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United States Department of Agriculture

Agricultural Research Service

Research Project: INTEGRATED ASSESSMENT AND ANALYSIS OF PHYSICAL LANDSCAPE PROCESSES THAT IMPACT THE QUALITY AND MANAGEMENT OF AGRICULTURAL WATERSHEDS

Location: Watershed Physical Processes Research Unit

Title: Assessing the Impact of Riparian Soil-Water Dynamics on Streambank Erosion

Authors
item LANGENDOEN, EDDY
item WILSON, GLENN
item Fox, Garey - OKLAHOMA STATE UNIVERSITY

Submitted to: American Water Resources Association Conference Proceedings
Publication Type: Proceedings
Publication Acceptance Date: May 12, 2008
Publication Date: June 30, 2008
Citation: Langendoen, E.J., Wilson, G.V., Fox, G.A. 2008. Assessing the Impact of Riparian Soil-Water Dynamics on Streambank Erosion. In: Riparian Ecosystems and Buffers: Working at the Water's Edge, Proceedings 2008 AWRA Summer Specialty Conference, Virginia Beach, Virginia, June 30-July 2, 2008. J. Okay and A. Todd, Eds. (CD-ROM)

Interpretive Summary: Fine-grained sediment (clays and silts) in stream systems is a leading cause of stream impairment. Sediments eroded from the banks of disturbed streams are a significant contributor of fine-grained sediment. Studies at the U.S. Department of Agriculture-Agricultural Research Service National Sedimentation Laboratory have shown that the amount and rate of streambank erosion is related to differing amounts of water within the streambanks. Therefore, tools that assess streambank erosion need to properly account for the amount of water and its movement in a bank. Three models with different levels of sophistication were evaluated for their capability to accurately simulate the movement of groundwater in streambanks. The most complex model, which can simulate the movement of groundwater in both the saturated and unsaturated zone, showed that it can accurately simulate both the vertical and lateral movement of groundwater. The model with intermediate complexity, which can simulate the movement of groundwater in the saturated zone and the location of the groundwater surface, was capable of simulating averaged groundwater distributions, but under predicted the rate at which the groundwater moved within a streambank. The simplest model was able to predict the correct final groundwater distributions, but the rate at which groundwater moves was poorly predicted. Therefore, streambank erosion assessment tools or models that include the effects of groundwater should minimally use a groundwater model with intermediate complexity that appropriately simulates the elevation of the groundwater surface.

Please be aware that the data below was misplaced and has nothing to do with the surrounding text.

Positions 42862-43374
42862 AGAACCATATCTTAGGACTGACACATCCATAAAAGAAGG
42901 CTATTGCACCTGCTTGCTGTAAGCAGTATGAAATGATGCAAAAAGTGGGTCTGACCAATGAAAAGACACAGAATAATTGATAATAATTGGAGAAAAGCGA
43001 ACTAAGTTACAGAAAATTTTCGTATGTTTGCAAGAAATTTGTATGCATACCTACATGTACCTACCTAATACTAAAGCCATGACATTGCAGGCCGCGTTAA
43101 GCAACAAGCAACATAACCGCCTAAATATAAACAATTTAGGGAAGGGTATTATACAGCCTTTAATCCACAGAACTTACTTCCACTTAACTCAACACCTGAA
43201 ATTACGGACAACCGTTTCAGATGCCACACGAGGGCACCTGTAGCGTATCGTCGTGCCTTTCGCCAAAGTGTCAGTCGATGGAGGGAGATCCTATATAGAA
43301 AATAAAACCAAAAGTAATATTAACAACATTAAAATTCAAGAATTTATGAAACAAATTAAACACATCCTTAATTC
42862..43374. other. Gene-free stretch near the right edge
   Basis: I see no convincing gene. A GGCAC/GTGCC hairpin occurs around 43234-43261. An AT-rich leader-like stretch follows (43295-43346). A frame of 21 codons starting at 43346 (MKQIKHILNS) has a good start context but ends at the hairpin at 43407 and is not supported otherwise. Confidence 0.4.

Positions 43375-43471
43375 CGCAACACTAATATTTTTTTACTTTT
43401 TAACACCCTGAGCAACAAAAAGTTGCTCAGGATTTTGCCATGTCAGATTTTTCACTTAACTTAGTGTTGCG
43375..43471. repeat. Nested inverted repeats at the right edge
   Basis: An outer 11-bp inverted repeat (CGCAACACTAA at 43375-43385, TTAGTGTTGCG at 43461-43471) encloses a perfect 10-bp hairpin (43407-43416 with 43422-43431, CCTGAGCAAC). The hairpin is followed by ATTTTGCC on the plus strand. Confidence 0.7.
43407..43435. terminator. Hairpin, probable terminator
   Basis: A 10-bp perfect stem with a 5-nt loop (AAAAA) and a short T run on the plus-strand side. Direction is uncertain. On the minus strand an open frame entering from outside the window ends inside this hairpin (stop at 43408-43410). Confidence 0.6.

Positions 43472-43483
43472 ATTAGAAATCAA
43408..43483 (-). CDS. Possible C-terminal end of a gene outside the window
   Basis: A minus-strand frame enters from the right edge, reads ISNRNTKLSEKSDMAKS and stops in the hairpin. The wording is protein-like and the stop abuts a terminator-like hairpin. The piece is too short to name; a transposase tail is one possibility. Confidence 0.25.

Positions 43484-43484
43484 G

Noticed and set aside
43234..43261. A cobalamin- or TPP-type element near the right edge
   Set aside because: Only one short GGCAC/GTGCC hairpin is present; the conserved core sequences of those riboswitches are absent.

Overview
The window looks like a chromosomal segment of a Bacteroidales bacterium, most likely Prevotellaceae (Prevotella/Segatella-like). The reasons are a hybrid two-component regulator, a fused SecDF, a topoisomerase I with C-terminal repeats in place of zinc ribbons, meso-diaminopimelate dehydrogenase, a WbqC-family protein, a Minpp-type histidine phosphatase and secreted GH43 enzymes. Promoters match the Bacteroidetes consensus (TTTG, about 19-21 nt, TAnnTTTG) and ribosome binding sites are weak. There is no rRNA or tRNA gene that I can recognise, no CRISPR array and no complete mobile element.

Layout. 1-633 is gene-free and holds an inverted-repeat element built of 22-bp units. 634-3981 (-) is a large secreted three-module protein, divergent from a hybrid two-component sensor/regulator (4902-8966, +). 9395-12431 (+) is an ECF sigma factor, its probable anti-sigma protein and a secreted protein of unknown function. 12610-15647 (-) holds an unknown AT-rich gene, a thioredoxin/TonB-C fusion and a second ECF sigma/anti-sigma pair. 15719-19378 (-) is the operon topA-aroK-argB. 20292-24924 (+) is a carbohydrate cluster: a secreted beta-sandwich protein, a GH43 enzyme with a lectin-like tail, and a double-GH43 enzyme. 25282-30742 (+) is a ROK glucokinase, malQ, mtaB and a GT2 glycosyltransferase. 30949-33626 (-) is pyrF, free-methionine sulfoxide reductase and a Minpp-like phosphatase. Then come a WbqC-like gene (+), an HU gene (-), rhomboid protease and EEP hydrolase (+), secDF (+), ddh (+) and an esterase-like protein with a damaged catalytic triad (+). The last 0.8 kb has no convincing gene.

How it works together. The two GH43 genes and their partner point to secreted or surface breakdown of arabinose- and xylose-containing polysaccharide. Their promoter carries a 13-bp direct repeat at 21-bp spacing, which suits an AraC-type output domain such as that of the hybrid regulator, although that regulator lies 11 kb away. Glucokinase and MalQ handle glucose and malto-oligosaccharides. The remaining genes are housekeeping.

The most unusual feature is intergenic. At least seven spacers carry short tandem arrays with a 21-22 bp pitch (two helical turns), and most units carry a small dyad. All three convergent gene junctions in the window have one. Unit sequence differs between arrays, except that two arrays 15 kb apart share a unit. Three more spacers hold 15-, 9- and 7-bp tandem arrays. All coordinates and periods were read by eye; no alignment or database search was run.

Technical Abstract: Occurrence of streambank failure is closely related to changes in pore-water pressure. Pore-water pressure in a streambank is affected, among others, by infiltrating rainfall, streambank-material texture, riparian vegetation, and interactions between surface water and groundwater. Also, the reduction in suction values in the upper part of the streambank due to downward migrating wetting fronts during rainfall events may significantly lower the shear strength of the streambank material. The hydrologic and biogeochemical components of the riparian model REMM were integrated into the channel evolution model CONCEPTS to produce a model capable of simulating bank pore-water pressure distributions. Testing of the model showed that the subsurface flow component of REMM cannot adequately simulate pore-water pressure dynamics at depth and near the groundwater table for streambank stability computations. Improved subsurface flow formulations that can be used to evaluate the effects of pore-water pressures on streambank stability at different temporal scales are presented and tested. To resolve the movement of wetting and drying fronts and their impact on bank stability temporally (i.e., time scales ranging from minutes to hours), a model based on the Richards equations describing unsaturated flow is needed. However, if streambank stability assessment uses time intervals of one day or larger, over which the pore-water pressure distribution may have reached a quasi-equilibrium state, the use of simpler models, such as those based on the Boussinesq equation, can accurately predict subsurface flow and pore-water pressure.

Last Modified: 9/10/2014
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